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Part B: Mineral Rights - Part B-4: ASM Licencing - 28. Artisanal Mining | 28.6. Rights of a Licence Holder

As is the case with respect to their obligations, the rights of AM licensees depend on the type of authorization/permit/licensing regime that applies to them.

If the “licence” is a simple authorization to engage in AM in a designated AM zone, granted by A local authority, the rights of the AM authorization holder tend to be limited to a non-exclusive right to work in that zone and to sell the authorized mineral products extracted. Because the AM zone has been pre-established by the mining administration, the licensee is assured of access to the site without the need to obtain other consents.

If the licence is granted as to a specific licence area, the rights granted are likely to be exclusive and also include the rights to erect necessary structures on the land, subject to the consent of the landowner or lawful users, if any, as well as the right to utilize water and timber resources within the licence area. Because the licence area is selected by the licence applicant and is not pre-established, access to the site by the licensee may be subject to obtaining the consent of any landowners or lawful users.

The right to sell the mineral output of the licensee’s labours is inherent in all types of AM authorization/permit/licence although this is sometimes not made explicit. As a matter of best practice, the right should be specified. Some mining laws regulate the buyers to whom the AM licensees can sell their mineral products.

Other issues that are treated variably by mining laws are: (a) whether the licensee has the right to process the minerals extracted pursuant to the AM license, and (b) whether the license holder has the right or a priority to obtain the transformation of the AM licence into a SSM licence or a standard exploitation licence.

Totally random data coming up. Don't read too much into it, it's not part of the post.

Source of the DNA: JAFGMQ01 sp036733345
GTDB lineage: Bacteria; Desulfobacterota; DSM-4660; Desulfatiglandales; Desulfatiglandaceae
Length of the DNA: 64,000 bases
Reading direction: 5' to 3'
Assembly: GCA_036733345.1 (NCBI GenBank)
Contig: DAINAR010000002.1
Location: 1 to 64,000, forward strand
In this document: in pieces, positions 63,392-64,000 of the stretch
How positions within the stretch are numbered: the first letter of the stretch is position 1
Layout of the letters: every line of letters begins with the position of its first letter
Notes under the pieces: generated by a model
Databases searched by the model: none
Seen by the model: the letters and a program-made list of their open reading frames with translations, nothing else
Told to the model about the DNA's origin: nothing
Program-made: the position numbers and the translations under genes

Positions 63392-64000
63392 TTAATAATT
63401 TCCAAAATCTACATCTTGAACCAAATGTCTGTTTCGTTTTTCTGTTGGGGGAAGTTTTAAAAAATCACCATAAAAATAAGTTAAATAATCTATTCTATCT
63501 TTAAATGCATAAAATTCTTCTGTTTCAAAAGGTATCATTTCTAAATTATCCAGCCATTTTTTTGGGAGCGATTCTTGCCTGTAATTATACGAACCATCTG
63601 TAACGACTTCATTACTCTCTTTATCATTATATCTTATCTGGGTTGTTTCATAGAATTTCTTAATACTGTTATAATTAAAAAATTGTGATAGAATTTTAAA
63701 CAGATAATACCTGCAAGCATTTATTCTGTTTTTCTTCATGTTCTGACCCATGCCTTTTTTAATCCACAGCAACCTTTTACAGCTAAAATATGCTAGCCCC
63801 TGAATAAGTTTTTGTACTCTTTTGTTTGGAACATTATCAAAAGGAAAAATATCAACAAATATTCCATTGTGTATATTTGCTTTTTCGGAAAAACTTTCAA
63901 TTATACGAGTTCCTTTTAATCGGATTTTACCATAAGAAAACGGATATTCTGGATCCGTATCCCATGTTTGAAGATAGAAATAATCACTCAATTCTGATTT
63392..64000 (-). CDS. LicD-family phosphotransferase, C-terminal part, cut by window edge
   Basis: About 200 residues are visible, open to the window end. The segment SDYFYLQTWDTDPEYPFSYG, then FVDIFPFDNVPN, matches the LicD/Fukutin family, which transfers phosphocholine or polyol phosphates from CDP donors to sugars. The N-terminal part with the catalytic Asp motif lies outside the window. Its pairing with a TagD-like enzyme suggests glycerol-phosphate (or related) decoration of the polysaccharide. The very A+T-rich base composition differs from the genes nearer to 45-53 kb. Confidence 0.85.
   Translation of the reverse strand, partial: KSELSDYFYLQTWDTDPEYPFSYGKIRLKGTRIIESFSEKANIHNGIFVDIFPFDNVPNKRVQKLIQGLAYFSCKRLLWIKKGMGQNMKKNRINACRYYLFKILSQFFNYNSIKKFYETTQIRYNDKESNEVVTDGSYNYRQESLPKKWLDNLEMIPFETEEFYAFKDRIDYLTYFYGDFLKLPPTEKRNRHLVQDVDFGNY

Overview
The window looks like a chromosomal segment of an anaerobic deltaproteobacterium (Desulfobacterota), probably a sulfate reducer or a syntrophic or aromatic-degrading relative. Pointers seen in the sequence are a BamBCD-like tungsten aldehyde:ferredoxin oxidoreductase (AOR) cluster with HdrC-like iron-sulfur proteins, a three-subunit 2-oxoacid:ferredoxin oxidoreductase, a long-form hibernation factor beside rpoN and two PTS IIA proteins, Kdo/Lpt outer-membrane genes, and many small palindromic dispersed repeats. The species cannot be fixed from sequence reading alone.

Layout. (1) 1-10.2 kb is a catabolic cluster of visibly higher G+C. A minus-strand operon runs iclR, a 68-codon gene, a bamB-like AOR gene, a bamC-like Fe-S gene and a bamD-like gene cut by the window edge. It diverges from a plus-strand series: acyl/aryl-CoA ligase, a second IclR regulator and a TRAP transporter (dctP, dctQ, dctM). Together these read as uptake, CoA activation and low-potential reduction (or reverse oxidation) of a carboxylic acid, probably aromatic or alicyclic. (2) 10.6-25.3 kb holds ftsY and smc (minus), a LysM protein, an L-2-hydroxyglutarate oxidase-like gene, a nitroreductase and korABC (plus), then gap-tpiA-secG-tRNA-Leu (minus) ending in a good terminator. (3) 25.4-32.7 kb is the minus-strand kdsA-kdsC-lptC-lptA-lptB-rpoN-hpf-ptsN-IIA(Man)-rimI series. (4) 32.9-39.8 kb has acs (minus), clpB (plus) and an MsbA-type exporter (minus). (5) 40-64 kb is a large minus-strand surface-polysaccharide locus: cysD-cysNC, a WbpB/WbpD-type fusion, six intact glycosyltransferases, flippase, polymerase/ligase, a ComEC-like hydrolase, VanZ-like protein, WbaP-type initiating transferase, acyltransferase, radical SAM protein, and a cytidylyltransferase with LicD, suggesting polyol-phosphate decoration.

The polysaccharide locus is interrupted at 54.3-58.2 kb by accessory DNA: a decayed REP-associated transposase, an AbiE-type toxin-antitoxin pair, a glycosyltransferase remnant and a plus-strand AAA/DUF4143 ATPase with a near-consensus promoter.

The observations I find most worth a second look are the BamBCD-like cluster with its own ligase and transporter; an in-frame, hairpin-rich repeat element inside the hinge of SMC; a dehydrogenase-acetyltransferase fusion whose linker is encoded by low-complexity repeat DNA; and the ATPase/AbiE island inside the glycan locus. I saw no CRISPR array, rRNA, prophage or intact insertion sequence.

28.6. Example 1:

Article [_]

An artisanal mining permit relating to mining materials confers on the recipient an exclusive right to carry out artisanal mining and to dispose of the specified mineral substances they find there on the open market and for own account, within the area determined in the permit, under the conditions defined therein, and to a depth which is compatible with workers' safety as established in the regulations.

Article [_]

(1) The recipient of an artisanal mining permit relating to mining materials is to mine mineral substances in a rational manner, complying with the standards for public health and safety for work, environmental preservation and the marketing of mined products in accordance with the regulations in force.

(2) Subject to the provisions of Articles [_] (on the relationship between mining operators and landowners and other occupants of the land, and relationships between mining operators) in the present Code, the recipient of an artisanal mining permit may not, except with the prior consent of the farmers, engage in work on cultivated land, nor may they obstruct the normal irrigation of land under cultivation. In the event that damage is caused, the Holder shall be required to compensate the farmers for the loss suffered.

Article [_]

(1) An artisanal mining permit relating to mining materials does not confer on the holder any particular right to obtain a subsequent mining title.

(2) An artisanal mining permit relating to mining materials supersede prospecting activities on the surface area covered by said permit. In the event that an industrial operating title covering the same surface area is granted the permit shall not be renewed, but the recipient shall have the right to indemnification from the new operator.